Mary Pickford plays a kid left behind in Belgium when her mother remarries. She finally makes her way to America for a reunion but nobody knows who she is, so she needs to sneak in under the radar by taking a job as a servant.
Home Media Availability: Released on DVD.
The Belgian Waffle
Mary Pickford’s career was long and she played a large variety of roles but her child parts tend to dominate the discussion despite making up just a fraction of her overall output. Pickford herself was aware of this and tried to mix things up but she understood that her audience wanted the little girl and so she would deliver.
Pickford’s child roles also provoke a strong reaction today, quite often along the lines of “Eww, that’s creepy!” In fact, Pickford’s performances were often intelligent and funny examinations of the adolescence of young women and she would take her characters from tweenhood to the dawn of adulthood. Considering how underappreciated the inner lives of young women are in modern Hollywood, Pickford is a breath of fresh air. Plus, Florence Pugh has a whole Oscar nomination for the same trick so maybe Mary was onto something…
Through the Back Door is not considered to be Pickford’s best film and it sometimes gets lost in the shuffle but it has several elements that make it worth a viewer’s time. It was one of the very first silent films I watched and I’ve always had great affection for it.
It’s the story of Jeanne (Jeanne Carpenter as a toddler, Mary Pickford the rest of the time), the daughter of a stylish and attractive mother (Gertrude Astor), who is about to wed the rich Elton Reeves (Wilfred Lucas). Elton tells his fiancée that he is jealous of the attention her daughter receives and tells her to leave the girl with her nurse, Marie (Helen Raymond), while they honeymoon.
Me, yelling at screen: Red flag! Red flag! Stop the wedding!
They do not stop the wedding.
Jeanne stays in Belgium on Marie’s farm and months and then years pass without the mother returning for her daughter. When she finally does return, Marie is so attached to Jeanne that she does not want to give her up. She lies and tells the not-so-new Mrs. Louise Reeves that Jeanne is dead. This leads to estrangement between the Eltons.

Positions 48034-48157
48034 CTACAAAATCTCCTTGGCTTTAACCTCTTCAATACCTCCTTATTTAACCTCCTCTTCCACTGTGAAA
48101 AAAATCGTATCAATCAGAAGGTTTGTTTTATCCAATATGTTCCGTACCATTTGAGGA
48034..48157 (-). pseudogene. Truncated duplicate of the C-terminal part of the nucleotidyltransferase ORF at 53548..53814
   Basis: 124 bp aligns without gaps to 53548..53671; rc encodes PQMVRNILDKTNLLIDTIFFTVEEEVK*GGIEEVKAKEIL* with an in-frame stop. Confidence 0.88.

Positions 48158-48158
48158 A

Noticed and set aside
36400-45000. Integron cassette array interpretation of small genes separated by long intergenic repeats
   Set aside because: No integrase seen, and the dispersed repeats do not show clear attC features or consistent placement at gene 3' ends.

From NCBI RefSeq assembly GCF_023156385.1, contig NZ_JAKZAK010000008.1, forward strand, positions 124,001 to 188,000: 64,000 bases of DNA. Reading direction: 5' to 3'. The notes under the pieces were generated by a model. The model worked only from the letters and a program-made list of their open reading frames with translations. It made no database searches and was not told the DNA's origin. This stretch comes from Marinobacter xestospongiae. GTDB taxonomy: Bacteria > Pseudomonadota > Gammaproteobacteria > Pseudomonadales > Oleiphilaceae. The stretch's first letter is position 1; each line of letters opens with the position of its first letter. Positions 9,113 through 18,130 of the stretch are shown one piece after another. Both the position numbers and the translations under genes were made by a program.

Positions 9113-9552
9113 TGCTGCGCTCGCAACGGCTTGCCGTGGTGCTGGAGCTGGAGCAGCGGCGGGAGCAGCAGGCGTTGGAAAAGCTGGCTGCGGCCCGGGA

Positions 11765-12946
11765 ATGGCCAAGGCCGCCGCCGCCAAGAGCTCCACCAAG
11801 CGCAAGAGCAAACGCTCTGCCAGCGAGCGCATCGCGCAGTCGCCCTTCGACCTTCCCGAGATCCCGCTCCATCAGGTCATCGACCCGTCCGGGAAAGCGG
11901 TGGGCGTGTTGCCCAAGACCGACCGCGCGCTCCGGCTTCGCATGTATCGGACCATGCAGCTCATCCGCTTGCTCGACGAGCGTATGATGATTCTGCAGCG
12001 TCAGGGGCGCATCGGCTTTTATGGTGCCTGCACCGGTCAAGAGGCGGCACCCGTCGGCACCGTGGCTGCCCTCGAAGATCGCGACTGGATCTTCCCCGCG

Me, yelling at the screen: Poison his coffee! Bury him in the rose garden!
She does not poison him.
When WWI breaks out, Marie decides to send Jeanne to safety in America. She sends a certified confession with the girl. On the way, Jeanne picks up a couple of orphaned boys and decides to take them with her to America but when she arrives in her new old country, she is unable to contact the grand Mrs. Reeves as everyone takes her for an immigrant looking for a job and she is hired as the maid.
Meanwhile, Elton Reeves is ticked that his wife is still upset about her daughter and wishes she would get over it already.
Me, yelling at the screen: Throw an electric fan in the bathtub! Bury him under Giant’s stadium!
She does not electrocute him.
And so, Elton Reeves starts chasing the fashionable Margaret Brewster (Elinor Fair), who is a houseguest along with her brother James Brewster (Adolphe Menjou). Anyone who has read any P.G. Wodehouse can probably guess that the pair are actually married and they’re after Elton’s cash.
Meanwhile, Billy (John Harron, brother of Bobby) is the rich boy next door who has fallen head over heels for Jeanne. And Jeanne both overhears the schemes of the Brewsters and must find a way to reveal her identity to her mother, so things are in a pickle. Personally, I would let the Brewsters take Elton for every penny but Jeanne is much nicer than me.